Organic farming was once explained to me as a “way of growing” foods. I’m still not sure what that means. I suspect it means at low cost and cutting corners. So the government intervention may be a good thing to make sure the organic industry is held to some sort of standards before something really bad happens.

Bernice Hurst
Guest
11 years 9 months ago
It may surprise some of you to see me writing this but not all small producers are necessarily good producers. The occasional inspection is a good idea. Many small producers in the UK have refused to apply for an Organic label purely because the inspections are so expensive; it is only sometimes a good thing for consumers when a producer sticks to principles. Also, many small producers sell directly to consumers through farmers’ markets and farm shops. Farm shops fit the description of “retail food establishments that sell their products directly to consumers” which means that the exemption would apply to many small producers. (Although surely retailers are businesses? So producers selling to farm shops, delis or restaurants for example are, indeed, selling to businesses rather than directly to consumers? This is, indeed, confusing.) On the other hand, many American organic producers do not have to follow quite such stringent standards as those in the rest of the world. Many have also become extremely large conglomerates and they, too, need to have their premises inspected.… Read more »
Steven Johnson
Guest
11 years 9 months ago

It’s a good thing, No inspections for 3 – 10 years has not served the industry well.

Kevin Lawrence
Guest
Kevin Lawrence
11 years 9 months ago

This legislation has a fowl odor of big business lobbying. Big commercial farmers and producers are the only ones who can handle the added cost of these inspections. This sounds all to similar to the CPSIA regulations that were passed last year for child products. Both typical knee-jerk reactions to respond to specific issues.

Ralph Jacobson
Guest
11 years 9 months ago

This is only one bill of a ton of current legislation that is currently on The Hill for consideration. Yes, this does concern organic farmers, however other bills will, too.

Congress will more than likely muddle the whole thing, so stakeholders need to continue the conversation, as it started on Capitol Hill on June 24. Several industry trade organizations, manufacturers, retailers, government officials, consumer advocates, standards bodies, academia, etc. gathered for an intense discussion on how to operationalize the food safety efforts going on around the world. It isn’t solved, yet, however you can voice your opinion here.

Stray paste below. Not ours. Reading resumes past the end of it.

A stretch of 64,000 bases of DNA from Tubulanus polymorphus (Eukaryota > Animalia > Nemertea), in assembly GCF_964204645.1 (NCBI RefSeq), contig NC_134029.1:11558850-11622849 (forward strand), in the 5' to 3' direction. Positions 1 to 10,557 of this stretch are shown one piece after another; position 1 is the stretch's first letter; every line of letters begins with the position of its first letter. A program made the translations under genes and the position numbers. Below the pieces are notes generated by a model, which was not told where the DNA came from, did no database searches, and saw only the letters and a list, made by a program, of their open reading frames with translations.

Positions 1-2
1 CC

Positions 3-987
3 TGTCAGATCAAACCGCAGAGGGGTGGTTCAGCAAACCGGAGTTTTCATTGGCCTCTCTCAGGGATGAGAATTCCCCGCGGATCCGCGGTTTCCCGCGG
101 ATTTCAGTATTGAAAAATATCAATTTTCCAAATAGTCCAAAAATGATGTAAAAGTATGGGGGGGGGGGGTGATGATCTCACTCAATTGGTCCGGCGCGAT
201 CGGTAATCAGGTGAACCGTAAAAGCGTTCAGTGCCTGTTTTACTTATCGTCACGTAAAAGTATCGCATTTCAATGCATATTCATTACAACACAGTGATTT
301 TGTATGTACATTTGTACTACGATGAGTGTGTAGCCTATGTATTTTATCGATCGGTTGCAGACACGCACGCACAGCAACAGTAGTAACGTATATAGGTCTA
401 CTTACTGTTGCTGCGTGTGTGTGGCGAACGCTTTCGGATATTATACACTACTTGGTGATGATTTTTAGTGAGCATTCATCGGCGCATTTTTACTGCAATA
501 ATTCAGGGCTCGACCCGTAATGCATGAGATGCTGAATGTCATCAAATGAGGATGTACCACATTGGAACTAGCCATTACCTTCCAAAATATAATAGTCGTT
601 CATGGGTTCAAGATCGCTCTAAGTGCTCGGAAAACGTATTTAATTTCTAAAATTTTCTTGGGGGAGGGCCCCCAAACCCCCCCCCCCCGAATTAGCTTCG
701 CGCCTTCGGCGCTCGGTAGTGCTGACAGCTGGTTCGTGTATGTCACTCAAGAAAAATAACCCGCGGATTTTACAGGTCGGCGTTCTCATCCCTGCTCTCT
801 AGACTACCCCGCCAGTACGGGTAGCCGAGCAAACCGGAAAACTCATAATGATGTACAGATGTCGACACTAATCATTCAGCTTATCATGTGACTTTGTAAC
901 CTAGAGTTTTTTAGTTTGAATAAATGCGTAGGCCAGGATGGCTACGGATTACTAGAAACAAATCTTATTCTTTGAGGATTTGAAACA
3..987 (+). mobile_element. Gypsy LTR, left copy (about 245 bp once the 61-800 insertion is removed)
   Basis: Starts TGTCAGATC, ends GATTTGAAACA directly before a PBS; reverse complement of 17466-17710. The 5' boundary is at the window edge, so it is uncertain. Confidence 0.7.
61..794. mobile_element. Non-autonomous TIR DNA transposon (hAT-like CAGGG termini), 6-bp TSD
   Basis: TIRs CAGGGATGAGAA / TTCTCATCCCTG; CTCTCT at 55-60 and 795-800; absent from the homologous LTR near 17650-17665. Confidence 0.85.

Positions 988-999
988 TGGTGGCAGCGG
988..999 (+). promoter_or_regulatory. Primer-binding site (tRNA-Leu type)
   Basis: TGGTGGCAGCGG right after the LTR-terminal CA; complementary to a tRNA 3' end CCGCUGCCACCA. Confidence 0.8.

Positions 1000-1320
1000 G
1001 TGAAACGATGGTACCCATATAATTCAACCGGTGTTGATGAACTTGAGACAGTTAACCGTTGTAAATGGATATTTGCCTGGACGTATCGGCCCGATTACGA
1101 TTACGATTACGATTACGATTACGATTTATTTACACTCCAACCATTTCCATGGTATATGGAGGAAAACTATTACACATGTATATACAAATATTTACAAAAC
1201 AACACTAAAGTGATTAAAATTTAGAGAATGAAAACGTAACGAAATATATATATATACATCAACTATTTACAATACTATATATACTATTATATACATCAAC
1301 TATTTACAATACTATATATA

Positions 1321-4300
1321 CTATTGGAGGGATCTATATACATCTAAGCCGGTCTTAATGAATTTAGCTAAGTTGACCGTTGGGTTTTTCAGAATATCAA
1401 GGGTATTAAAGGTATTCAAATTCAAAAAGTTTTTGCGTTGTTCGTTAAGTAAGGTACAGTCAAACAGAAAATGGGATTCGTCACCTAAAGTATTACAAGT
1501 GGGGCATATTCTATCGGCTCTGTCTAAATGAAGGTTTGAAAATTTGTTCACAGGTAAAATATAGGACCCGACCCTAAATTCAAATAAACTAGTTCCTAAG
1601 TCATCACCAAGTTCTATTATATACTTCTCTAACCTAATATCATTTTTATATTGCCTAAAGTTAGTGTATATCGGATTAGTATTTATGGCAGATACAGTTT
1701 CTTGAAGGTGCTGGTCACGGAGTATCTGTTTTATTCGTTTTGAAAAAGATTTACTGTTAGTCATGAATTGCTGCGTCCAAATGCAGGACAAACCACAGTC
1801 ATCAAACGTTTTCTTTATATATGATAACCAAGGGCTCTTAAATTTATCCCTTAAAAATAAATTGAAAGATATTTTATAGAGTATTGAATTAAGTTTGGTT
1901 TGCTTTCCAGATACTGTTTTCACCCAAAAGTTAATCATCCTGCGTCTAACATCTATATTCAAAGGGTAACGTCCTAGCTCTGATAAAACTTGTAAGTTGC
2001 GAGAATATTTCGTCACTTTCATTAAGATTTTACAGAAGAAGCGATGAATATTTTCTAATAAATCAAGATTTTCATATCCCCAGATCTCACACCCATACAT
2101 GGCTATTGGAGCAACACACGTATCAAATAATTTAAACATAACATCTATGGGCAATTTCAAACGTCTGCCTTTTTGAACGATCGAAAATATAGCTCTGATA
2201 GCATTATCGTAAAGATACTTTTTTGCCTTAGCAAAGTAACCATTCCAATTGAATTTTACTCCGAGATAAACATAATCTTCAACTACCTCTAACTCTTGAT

Doug Stephens
Guest
Doug Stephens
11 years 9 months ago

As a business person I can appreciate the frustration organic producers feel on the issue but as a consumer, I have to say I welcome anything that keeps our food safe to consume. We get taxed on a lot of things that make much less sense.

Like most fees, this cost will just end up on the store shelf.

Li McClelland
Guest
Li McClelland
11 years 9 months ago

Although Tom Ryan’s overview is excellent, if any regulars here have not actually read in detail the proposed regulations and some of the analysis of the new legislation I suggest you take time to go out on the internet and do so. The inspections, registrations, onerous reporting requirements, forfeiture of property, and potential fines (often not for actual bad acts, but for failing to report in a way that satisfies some desk bound bureaucrat’s fancy) will scare responsible small farmers out of business which is the same as “putting” them out of business. If you are a fan of roadside stands, authentic farmers’ markets, and locally grown organic beef and poultry served in restaurants or sold in stores, you should be quite concerned about these regulations, which (as KMLaw points out above) have the mark of industry farm lobbyists hidden behind the flowery skirts of consumer protection.

David Livingston
Guest
11 years 9 months ago

This just sounds like a way for the big farmers to run out the small ones. No one likes paying extra fees and taxes but $175,000 is not going to affect the big farmer. But it wipes out all the profits for a small farmer. Overall a bad idea.